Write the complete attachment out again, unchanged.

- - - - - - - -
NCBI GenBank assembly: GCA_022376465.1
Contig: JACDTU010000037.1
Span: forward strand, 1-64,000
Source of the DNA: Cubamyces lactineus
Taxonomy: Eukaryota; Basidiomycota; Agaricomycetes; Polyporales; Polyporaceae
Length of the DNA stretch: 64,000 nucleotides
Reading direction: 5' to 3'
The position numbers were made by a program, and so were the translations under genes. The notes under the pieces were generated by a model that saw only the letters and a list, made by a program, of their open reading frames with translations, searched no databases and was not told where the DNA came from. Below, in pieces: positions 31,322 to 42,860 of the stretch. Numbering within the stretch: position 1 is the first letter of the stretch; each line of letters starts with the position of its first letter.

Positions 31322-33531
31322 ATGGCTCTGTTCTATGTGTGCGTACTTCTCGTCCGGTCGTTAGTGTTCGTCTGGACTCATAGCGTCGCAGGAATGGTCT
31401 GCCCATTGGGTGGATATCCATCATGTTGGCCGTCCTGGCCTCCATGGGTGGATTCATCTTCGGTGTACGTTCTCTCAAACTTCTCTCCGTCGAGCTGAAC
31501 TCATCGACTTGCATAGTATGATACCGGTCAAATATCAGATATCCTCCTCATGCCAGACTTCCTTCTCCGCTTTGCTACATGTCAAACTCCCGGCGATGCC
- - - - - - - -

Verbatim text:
NCBI GenBank assembly: GCA_022376465.1
Contig: JACDTU010000037.1
Span: forward strand, 1-64,000
Source of the DNA: Cubamyces lactineus
Taxonomy: Eukaryota; Basidiomycota; Agaricomycetes; Polyporales; Polyporaceae
Length of the DNA stretch: 64,000 nucleotides
Reading direction: 5' to 3'
The position numbers were made by a program, and so were the translations under genes. The notes under the pieces were generated by a model that saw only the letters and a list, made by a program, of their open reading frames with translations, searched no databases and was not told where the DNA came from. Below, in pieces: positions 31,322 to 42,860 of the stretch. Numbering within the stretch: position 1 is the first letter of the stretch; each line of letters starts with the position of its first letter.

Positions 31322-33531
31322 ATGGCTCTGTTCTATGTGTGCGTACTTCTCGTCCGGTCGTTAGTGTTCGTCTGGACTCATAGCGTCGCAGGAATGGTCT
31401 GCCCATTGGGTGGATATCCATCATGTTGGCCGTCCTGGCCTCCATGGGTGGATTCATCTTCGGTGTACGTTCTCTCAAACTTCTCTCCGTCGAGCTGAAC
31501 TCATCGACTTGCATAGTATGATACCGGTCAAATATCAGATATCCTCCTCATGCCAGACTTCCTTCTCCGCTTTGCTACATGTCAAACTCCCGGCGATGCC